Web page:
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Census 2000: What’s At Stake for the Latino Community

As of July 1997, the Latino population was concentrated in New Mexico, California, Texas, Arizona, Nevada, Florida, Colorado, and New York. Half of these states were among the top 10 undercounted. Latinos comprised 40 percent of the population in New Mexico, 31 percent in California, 29 percent in Texas, 22 percent in Arizona, 15 percent in Nevada, 14 percent in Florida, 14 percent in Colorado and 14 percent in New York.

The Latino population grew from 22 million to 29 million between 1990 and 1997. Today about 1 in 10 Americans are Latino. By 2050, the Latino   population is projected to grow to 88 million, or about 25% of all Americans.

Today there are 10.5 million Hispanic children, making them the largest minority group among children. In 1990, more than half of those undercounted were children, making an accurate count in the 2000 census especially critical to the Latino community.

Latinos will be unfairly impacted if the 2000 Census is inaccurate. Census data is used by educators, policy makers, and community leaders and directly affects funding for many programs critical to Latinos.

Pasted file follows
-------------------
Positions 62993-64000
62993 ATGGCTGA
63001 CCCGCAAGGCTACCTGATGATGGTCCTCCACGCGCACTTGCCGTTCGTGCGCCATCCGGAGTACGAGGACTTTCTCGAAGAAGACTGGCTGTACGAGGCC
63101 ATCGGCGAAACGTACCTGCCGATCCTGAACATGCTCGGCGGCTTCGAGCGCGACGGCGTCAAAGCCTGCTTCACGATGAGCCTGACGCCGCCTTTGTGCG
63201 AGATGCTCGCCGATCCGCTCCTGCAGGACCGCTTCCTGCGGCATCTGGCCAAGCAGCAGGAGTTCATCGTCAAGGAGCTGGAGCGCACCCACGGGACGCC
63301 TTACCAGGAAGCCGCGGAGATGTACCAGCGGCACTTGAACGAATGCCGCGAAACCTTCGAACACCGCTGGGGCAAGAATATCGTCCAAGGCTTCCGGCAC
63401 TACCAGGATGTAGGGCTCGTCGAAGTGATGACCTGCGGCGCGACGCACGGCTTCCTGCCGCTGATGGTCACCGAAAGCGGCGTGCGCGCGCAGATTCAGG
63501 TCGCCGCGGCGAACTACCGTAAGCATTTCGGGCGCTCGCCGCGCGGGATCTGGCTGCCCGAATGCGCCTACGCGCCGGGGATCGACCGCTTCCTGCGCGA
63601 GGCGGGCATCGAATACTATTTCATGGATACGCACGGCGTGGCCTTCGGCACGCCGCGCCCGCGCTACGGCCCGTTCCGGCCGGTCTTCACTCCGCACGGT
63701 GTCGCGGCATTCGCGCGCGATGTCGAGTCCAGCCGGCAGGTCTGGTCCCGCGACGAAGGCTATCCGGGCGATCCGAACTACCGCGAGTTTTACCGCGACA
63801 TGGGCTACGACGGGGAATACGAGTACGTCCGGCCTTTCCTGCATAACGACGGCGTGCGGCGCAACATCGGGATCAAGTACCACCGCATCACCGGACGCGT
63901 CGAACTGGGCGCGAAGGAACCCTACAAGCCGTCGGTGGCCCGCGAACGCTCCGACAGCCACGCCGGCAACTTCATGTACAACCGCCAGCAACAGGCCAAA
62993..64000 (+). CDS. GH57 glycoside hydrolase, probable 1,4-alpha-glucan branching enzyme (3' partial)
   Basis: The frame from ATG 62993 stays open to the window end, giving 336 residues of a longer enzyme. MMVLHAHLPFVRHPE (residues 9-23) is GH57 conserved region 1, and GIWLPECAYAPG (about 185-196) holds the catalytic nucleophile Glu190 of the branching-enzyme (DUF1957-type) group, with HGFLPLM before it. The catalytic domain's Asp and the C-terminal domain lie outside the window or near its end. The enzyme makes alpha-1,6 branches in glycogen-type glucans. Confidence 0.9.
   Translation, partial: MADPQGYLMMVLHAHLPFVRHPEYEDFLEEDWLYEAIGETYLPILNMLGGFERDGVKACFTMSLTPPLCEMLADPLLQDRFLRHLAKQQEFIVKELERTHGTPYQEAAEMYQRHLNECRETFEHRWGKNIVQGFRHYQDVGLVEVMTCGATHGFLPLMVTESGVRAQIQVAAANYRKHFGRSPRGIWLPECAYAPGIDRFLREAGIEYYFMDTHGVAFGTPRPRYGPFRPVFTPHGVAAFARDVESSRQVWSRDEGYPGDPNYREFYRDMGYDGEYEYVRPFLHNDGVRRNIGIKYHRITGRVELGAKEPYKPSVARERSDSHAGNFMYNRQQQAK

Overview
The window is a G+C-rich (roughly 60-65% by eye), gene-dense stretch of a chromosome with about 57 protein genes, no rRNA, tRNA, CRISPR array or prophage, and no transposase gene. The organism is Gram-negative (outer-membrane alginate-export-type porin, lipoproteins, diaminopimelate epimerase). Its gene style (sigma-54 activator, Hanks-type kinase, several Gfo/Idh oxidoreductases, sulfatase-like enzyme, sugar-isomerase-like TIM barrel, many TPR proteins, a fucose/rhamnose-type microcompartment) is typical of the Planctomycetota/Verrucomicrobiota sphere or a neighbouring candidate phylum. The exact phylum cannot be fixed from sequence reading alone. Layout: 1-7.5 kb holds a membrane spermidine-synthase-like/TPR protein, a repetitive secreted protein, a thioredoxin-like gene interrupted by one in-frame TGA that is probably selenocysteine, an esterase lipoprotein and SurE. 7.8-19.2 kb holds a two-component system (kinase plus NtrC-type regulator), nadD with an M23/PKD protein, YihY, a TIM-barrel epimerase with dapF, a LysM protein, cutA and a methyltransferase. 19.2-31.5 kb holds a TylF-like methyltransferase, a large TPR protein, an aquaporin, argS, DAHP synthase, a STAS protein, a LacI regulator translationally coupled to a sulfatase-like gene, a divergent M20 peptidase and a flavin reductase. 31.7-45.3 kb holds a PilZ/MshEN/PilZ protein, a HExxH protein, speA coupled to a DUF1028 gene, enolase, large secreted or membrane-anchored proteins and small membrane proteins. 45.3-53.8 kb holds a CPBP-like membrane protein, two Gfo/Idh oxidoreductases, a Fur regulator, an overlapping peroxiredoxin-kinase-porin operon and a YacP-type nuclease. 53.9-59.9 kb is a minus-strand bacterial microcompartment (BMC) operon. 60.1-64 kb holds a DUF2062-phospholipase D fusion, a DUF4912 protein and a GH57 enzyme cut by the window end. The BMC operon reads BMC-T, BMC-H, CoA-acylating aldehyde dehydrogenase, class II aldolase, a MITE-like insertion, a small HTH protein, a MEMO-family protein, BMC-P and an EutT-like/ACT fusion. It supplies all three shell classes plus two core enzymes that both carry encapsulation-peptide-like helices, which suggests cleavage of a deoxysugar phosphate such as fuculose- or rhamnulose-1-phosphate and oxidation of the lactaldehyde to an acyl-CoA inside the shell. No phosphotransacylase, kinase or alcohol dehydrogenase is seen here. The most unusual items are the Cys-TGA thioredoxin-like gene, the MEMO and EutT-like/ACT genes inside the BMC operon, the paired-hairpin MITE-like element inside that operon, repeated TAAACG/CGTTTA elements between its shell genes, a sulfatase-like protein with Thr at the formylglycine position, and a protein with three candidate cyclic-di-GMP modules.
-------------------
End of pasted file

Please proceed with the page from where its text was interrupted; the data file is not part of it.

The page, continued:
Accurate Census Information is Critical to a Number of Initiatives

  • To enforce provisions under the Civil Rights Act prohibiting discrimination based upon race, sex, religion, and national origin.
  • To allocate funds to nonprofit organizations for employment resources geared to assist new immigrants in their transition to self-sufficiency under the Refugee Education Assistance Act.
  • To distribute funds for Child Care and Development Block Grants and Head Start programs, which serve the health and education-related needs of infants, children and families, many of whom are low-income.
  • To fund the Adult Education Act designed to improve educational skills, complete secondary schooling, and provide job training and placement for adults.
  • To allocate funds to the Bilingual Education Program to school districts for children with limited English language proficiency.
  • To monitor and enforce provisions under the Voting Rights Act.

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U.S. Census Monitoring Board
Presidential Members
4700 Silver Hill Road
Suite 1250 – 3
Suitland, MD 20746
Phone: (301) 457-9900
Fax: (301) 457-9901